For most of the vegans I know who have a problem eating honey, I think the carrot really represents a conundrum. It is really a greater problem to exploit the work of bees than it is to rip a living organism out of the ground and kill it completely to consume it? Some people say that the bees still have a nervous system that can feel pain or something and harming or exploiting them is a problem... but have you never had a garden and stepped on a plant, or tore a leaf, or made some sort of other damage or barrier or whatever to the plant's growth? The plant will respond (albeit more slowly). It is a living thing, and it has systems designed to react to the environment, as all animals do.

The line is always arbitrary. For most people in my experience, it's primarily about "cute and cuddly" things more than anything else... and I'm not sure that's a good thing to build a moral philosophy on.

yes, indeed, the line is arbitrary. i have yet to come across a philosophy where the placement of that line lower on the food chain is less moral. perhaps the carrot presents a conundrum to those who need absolutes in their philosophy. but to those who simply want to shift that line, it's not a conundrum at all.

Comment Re:Vegan mums today. (Score 2) 487

My lady was once a raw food vegan fascist. One day she had the revelation that a carrot was alive and she couldn't bring herself to kill it. This led directly to the concept that all the food is alive, so fucking eat it. (or as I like to put it, THIS IS NECESSARY. LIFE FEEDS ON LIFE FEEDS ON LIFE FEEDS ON LIFE FEEDS ON...) A few years ago we were in the habit of eating a lot of chicken sausage. One day she asked me "Why is this sausage so good?" The answer was "because it's made out of pork". The moral is, people can change.

well, perhaps that's the moral. or perhaps it should be that a vegan that won't eat carrots doesn't represent the vegan community at all.

Comment Re:Vegan mums today. (Score 2) 487

Because people are happier using anecdote to support their opinions than they are changing their opinions when confronted by facts.

It's all about feelings.

totally agree. vegans are faced with the opinion that they and their children can not be healthy, pretty much daily. yet when the omnivores expressing this opinion are confronted by the fact that healthy vegans exist, it's very rare that said opinion changes.

Comment Re:Vegan mums today. (Score 1) 487

well, if you must have scientific study, you can start with this list. or, if you want to go beyond just the "family and children" category into general veganism, you can go up a level. the articles seem to focus on how a plant-based diet avoids many of the common childhood health problems, particularly obesity.

there's also this series of blog posts by a physician who is trying to evaluate all the scientific publications on the topic of vegan pregnancy out there. the basic takeaway in 10 different categories reviewed so far is that a well-planned vegan pregnancy is safe. while it does rely on supplements, a quick googling seems to indicate taking supplements is recommended for non-vegan pregnancies as well.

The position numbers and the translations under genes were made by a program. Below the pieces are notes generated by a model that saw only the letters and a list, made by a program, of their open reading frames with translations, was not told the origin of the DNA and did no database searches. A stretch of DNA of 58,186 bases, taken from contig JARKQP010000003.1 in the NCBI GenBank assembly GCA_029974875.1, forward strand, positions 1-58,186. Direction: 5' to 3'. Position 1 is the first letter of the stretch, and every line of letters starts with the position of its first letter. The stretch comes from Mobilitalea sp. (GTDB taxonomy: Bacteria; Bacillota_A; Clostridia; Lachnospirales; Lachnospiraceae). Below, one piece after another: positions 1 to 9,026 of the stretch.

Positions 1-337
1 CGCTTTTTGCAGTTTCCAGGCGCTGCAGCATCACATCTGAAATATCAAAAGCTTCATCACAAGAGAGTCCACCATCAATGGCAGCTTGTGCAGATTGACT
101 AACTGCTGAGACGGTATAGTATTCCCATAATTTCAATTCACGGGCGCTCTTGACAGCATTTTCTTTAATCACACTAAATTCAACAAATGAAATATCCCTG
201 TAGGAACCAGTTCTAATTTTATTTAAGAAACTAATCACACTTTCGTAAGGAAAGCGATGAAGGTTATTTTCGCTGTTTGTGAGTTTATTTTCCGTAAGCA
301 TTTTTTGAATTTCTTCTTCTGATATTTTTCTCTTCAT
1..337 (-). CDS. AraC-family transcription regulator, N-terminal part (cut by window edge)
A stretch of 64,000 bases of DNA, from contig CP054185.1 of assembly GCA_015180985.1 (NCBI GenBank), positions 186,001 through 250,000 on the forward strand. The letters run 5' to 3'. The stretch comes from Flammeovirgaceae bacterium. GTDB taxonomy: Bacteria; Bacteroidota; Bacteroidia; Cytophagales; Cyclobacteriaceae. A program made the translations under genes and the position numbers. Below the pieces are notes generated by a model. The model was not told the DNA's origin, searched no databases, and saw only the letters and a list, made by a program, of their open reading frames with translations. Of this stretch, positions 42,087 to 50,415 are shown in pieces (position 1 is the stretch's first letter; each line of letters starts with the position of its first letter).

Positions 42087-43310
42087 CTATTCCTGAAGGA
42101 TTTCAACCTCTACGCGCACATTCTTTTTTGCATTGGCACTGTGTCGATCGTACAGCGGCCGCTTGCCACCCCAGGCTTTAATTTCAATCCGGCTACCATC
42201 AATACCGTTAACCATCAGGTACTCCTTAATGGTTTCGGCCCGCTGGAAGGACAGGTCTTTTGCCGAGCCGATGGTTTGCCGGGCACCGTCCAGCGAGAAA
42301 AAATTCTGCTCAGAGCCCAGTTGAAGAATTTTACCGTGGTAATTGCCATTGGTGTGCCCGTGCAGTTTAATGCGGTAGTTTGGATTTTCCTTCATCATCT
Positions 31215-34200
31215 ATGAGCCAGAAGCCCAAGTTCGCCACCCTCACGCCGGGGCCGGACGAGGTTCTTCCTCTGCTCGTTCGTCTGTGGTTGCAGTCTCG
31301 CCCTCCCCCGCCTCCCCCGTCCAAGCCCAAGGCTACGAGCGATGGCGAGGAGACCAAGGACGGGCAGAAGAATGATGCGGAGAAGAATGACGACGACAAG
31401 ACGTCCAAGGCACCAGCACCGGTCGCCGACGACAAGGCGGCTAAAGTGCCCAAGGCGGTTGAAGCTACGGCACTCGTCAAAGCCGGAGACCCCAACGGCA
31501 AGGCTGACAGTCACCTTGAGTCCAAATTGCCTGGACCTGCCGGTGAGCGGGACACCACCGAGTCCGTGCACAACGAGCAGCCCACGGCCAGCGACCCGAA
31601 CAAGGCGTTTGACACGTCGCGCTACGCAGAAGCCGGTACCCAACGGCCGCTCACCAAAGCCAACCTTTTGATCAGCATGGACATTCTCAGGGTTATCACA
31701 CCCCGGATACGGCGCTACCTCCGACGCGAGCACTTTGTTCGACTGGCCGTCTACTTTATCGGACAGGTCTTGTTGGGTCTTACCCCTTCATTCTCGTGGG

there's also this, which also relies on supplements, but the same source recommends all pregnant women take supplements and, again, i don't think they're unique in this regard.

there's also this already-quoted-and-bashed-below article from the american dietetic association.

Comment hello, straw man (Score 1) 487

But since non-human animals can't give us consent to take the milk they produced for their own offspring, that stolen cows' or goats' milk is not vegan.

Well, if you go into that, plants cannot give consent either. It seems like the only way out for vegans is starving to death.

"Giving consent" assumes being aware of the implications of what is happening. Unless you assume animals have the mental capability of understanding the abstract notion of property and the difference between stealing and buying, the act of giving consent has no meaning for them.

please remember this topic started with breast-feeding. there is a huge leap from a mother "consenting" to give her own child her own breast milk and attempts at interpreting cow behavior as "consenting" the being treated in the industrialized way by which milk is largely obtained (in the u.s. anyway).

also, isn't it a bit absurd to think property has anything to do with consent? i suppose if you want to drape the term "property" over an animal's desired treatments of their own body, i'd have to believe any animal is mentally capable.

Comment Re:Malnutrition (Score 1) 487

Milk is vegan, if the animal you obtain it from, consents to give it to you [...]

But since non-human animals can't give us consent to take the milk they produced for their own offspring, that stolen cows' or goats' milk is not vegan.

That's highly subjective -- How do you define "consent" when it comes to animals without speech? Modern cows certainly don't look like they're objecting to that part of their treatment (it even saves their lives, actually). If you're saying they only do that because they were bred that way (which is correct)... Well, the same can be said for human females.

well, one easy standard to apply is "would they do were it not forced on them?" i have yet to read about or see any animal in the wild stockpile their milk outside their bodies, let alone for consumption by another species.

Comment Re:obligatory PC closing statement (Score 1) 487

how do you know what you do is superior? do you trust the "organic" label still? are the people who provide you with grass-fed beef and insect-fed eggs trustworthy, all the way back to the source? is there something in the final product that you can inspect to instantly distinguish, aside from the profit-seeking label attached by some human?